Tuesday, June 22, 2021

On A Communion Spat

Among the more amusing things that I have seen over the weekend, the current tussle between the Blue Party and the Catholic Church has been both entertaining - and telling.

To those that do not necessarily follow tales of religious woe, the Catholic Conference of bishops has created a document which suggests that public officials who are Catholic be denied the rite of communion if they support particular policies (in this case, abortion). Their intent is that this policy would impact all public officials, up to and including the current Incumbent.  In response, a number of Blue Congress folk - about 60 - have written a letter of protest back  to the bishop's conference.

To be clear, I have no particular dog in this fight.  I am not Catholic and neither do I vote Blue.  But I am a Christian, and so the point and counterpoint are very interesting.

If you are a Catholic - as I  understand it, please correct me if knowledgeable - communion is a very important thing indeed and to be denied communion is one of the most unfortunate and undesirable positions to be in as it is the means of salvation for Catholics.  So, for those of us not Catholic, this is much more than a simple "No participation for you today".   It is literally a matter of spiritual life and death.

The Catholic side is pretty straight forward:  We are against abortion. It is in pretty much all of our documents.  You, serving incumbent public officials, support the policy and are also a practicing Catholics.  If you present yourself as Catholic, you should not hold this policy and the one mechanism we have as the Church to correct you in this matter is the denial of Communion (in the Catholic Understanding).

The Blue side is as clear.  In their letter, they denote they are doing many of the things that the Catholic church calls upon them to do to support life.  Because of that and because of the serious nature of communion, the Church should realize that overall the Incumbent is doing God's will and as such, they should not make this a political matter.

(A side note to this is a letter by a Congress folk from California, who (as a Catholic) also notes that he believes both and as such, should have the freedom of conscience to do so.  He also notes that the Catholic church is bleeding people; could it be due to policies like this?)

The point of today's meditation is not abortion per se and not politics and not the Catholic Church.    So as a courtesy to all, let us focus on the main issue.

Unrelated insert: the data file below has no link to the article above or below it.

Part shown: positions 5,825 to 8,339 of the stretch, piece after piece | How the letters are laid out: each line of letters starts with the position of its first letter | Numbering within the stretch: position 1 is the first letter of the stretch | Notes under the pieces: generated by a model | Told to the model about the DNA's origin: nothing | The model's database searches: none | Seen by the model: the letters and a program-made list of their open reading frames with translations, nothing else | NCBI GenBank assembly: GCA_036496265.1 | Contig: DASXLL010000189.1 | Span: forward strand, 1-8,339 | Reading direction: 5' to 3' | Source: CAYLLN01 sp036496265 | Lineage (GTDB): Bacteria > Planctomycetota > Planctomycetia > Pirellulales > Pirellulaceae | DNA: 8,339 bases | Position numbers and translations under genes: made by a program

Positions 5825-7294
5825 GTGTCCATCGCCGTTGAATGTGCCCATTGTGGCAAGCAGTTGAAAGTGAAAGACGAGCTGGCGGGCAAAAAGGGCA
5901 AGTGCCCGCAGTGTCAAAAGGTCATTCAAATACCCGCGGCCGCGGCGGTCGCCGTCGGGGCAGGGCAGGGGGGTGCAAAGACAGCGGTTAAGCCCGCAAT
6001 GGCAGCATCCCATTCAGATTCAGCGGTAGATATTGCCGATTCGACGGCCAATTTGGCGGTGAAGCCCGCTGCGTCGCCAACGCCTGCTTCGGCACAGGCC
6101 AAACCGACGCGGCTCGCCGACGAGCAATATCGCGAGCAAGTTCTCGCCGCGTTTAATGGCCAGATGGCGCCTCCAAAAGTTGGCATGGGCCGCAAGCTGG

The main issue is man's desire to form religion to fit themselves.

The Catholic Church is no stranger to disagreements with the political authorities.  Ask Henry the II of England how that worked out for him, or Henry the VIII or Henry the IV (Holy Roman Emperor, who stood out in the snow).

I have Catholic friends - Uisdean Ruadh is the greatest of them, but I have met a number throughout my life and through this blog (Juvat at Chant du Depart and Ed at Riverbend Journal come to mind).  Theirs is a long and holy tradition.  They are reasonable human beings (unlike the Catholic Ogres of myth one often hears of these days).  And with that tradition, comes acceptance of certain positions.

But in our bold new age, we the individual now dictate to the Church what is its policy.

The odd thing is, these individuals have a choice:  simply no longer belong to an organization that does not reflect your beliefs.  Happens all the time - good heavens, it is one of the reasons that The Reformation (and Counter Reformation) happened in the first place.  The last time I checked Ye Olde Calendar (hold on, checking again....) it was the 21st Century.  There is no requirement to be a member of a particular church, or really of any religious institution at all - we no longer keep rolls of membership that are reported to the government.  And certainly given today's..."eclectic" mix of Christianity, one can sure find a version to suit one's taste and beliefs. (Or, if you want to stay with an almost Catholic tradition, go with the Anglicans.  They are pretty close.)

But that is just it.  The individual should not have to do this.  The institution should bend.